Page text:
Springfield Fire: Old factory under ‘unsafe structure policy’ prior to fires

A Springfield Fire Division official said the Cooper Energy Services property was, “on their radar for quite some time,” prior to two fires breaking out at the property, including one last weekend.

Springfield Fire Division Assistant Chief Matt Smith said the building is under their “unsafe structure policy.”

“That means we do not make entry. We don’t enter the building at all unless we have verified information on someone being inside,” Smith said.

A large fire broke out at Cooper Energy Services, located at 1401 Sheridan Ave. in Springfield, at around 6 p.m. on Friday. It burned for a few hours before anyone even noticed it, Smith said, and firefighters had to fight the blaze from the outside because the roof collapsed.

More: Suspicious fire rekindles at former Cooper Energy in Springfield

“This is a very large complex - 17 separate buildings that were interconnected over 100 years,” Smith said.

On Saturday morning, the fire rekindled, and light smoke was seen coming from the building. Smith said there was still a little bit of fire underneath the collapsed material so crews on scene put the fire out as it flared back up.

The property is owned by Mosier Industrial, a company out of Crestline, Ohio. A representative with the company declined Tuesday to comment about the fire at Cooper Energy.

Mosier also owns the Crowell-Collier complex in downtown Springfield.

That complex caught fire in 1999 and again in 2011. The remaining 400,000-square-feet of buildings is slated to be completely demolished by around Christmas time, demolition crews tasked with destroying the monster buildings said.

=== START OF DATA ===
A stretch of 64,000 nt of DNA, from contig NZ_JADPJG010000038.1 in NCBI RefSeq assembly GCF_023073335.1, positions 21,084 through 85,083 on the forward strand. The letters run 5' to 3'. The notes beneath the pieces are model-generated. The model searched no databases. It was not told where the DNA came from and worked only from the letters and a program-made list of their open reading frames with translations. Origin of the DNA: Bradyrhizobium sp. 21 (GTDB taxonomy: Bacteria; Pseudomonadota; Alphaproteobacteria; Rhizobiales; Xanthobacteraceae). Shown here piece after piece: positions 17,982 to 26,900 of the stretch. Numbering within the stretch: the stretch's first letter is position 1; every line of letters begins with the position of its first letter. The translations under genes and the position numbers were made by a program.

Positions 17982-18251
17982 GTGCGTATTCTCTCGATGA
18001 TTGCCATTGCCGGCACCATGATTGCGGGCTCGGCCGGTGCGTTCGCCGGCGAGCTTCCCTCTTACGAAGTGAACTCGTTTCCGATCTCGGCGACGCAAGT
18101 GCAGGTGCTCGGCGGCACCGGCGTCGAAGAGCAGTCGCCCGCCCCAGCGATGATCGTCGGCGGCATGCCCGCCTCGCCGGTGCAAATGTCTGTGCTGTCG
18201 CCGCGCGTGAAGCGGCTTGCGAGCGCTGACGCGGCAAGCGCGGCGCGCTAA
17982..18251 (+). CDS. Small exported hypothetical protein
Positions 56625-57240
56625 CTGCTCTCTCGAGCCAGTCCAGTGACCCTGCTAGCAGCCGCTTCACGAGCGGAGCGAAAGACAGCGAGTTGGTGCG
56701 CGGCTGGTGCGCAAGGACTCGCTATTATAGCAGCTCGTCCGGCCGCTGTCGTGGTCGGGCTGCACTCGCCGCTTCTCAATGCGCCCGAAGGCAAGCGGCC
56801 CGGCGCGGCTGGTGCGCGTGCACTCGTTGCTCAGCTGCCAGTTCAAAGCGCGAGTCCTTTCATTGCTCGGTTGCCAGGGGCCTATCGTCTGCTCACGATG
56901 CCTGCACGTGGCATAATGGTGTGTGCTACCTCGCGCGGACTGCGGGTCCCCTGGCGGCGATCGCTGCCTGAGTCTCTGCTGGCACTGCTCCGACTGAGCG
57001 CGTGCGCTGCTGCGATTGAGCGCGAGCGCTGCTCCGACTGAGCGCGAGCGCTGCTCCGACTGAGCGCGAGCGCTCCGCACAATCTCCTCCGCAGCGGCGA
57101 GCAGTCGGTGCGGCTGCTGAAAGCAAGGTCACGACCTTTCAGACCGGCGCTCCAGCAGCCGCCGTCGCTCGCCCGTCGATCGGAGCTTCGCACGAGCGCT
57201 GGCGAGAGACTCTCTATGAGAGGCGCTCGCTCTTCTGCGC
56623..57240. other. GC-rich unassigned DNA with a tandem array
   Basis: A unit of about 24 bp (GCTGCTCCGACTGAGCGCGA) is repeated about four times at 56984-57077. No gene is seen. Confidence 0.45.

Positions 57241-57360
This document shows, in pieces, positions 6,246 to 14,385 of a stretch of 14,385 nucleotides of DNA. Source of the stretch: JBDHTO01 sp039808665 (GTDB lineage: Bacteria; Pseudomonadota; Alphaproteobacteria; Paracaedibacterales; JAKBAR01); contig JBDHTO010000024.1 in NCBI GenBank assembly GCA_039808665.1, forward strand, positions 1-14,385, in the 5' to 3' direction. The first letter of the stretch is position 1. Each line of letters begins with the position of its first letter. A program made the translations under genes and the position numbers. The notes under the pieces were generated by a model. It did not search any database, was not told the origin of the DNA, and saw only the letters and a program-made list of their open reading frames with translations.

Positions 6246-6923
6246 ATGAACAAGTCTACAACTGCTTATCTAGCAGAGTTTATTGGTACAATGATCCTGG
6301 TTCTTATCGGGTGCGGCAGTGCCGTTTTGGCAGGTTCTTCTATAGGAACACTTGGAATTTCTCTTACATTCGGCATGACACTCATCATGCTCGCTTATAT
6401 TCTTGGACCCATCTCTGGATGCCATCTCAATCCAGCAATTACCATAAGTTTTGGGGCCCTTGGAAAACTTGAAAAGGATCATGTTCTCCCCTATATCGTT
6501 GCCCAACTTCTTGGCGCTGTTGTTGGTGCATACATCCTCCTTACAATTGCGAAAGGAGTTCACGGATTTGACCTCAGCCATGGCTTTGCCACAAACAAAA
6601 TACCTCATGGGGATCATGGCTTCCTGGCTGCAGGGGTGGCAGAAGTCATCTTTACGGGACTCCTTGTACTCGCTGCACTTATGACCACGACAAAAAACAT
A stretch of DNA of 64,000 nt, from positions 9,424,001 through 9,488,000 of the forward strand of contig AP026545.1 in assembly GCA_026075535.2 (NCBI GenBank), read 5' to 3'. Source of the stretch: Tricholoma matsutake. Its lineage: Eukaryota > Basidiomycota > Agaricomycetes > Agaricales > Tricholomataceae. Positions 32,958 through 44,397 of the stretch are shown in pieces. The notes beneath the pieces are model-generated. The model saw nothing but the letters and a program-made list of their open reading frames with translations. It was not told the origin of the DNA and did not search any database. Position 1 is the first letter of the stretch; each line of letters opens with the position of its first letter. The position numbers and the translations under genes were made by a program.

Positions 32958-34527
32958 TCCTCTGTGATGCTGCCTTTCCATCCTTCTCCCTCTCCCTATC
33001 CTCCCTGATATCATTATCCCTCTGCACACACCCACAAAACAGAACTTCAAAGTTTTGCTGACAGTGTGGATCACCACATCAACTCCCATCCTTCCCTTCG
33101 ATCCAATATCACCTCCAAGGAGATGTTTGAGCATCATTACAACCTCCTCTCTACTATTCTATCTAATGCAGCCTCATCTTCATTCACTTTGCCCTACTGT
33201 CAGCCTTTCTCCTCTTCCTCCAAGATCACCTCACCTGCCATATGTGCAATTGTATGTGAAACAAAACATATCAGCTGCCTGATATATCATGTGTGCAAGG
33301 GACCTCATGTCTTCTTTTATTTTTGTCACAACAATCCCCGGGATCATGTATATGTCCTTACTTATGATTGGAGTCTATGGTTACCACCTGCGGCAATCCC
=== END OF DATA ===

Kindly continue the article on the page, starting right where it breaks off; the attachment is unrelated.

More: Plans unclear for Crowell-Collier site in Springfield after demolition

Springfield resident Paul Patton said the weekend’s fires only highlight that something needs to be done with the buildings. He said the complex is dangerous, especially for the little kids in the neighborhood surrounding it.

“A lot of little kids live around here. They can go back in here easy. Little holes you can just go squeeze through and go get hurt,” Patton said.

Patton said the appearance of the building isn’t helpful either.

“It just makes the neighborhood look bad because there isn’t anybody doing nothing. All the weeds grown up,” Patton said. “A lot of trash, everything looks bad. It brings down the property value for people around here.”

While the cause of the fire is still under investigation, Smith said Friday the site has, “a high degree of suspicion.”

The Springfield News-Sun is committed to providing coverage of safety concerns within Clark and Champaign County.

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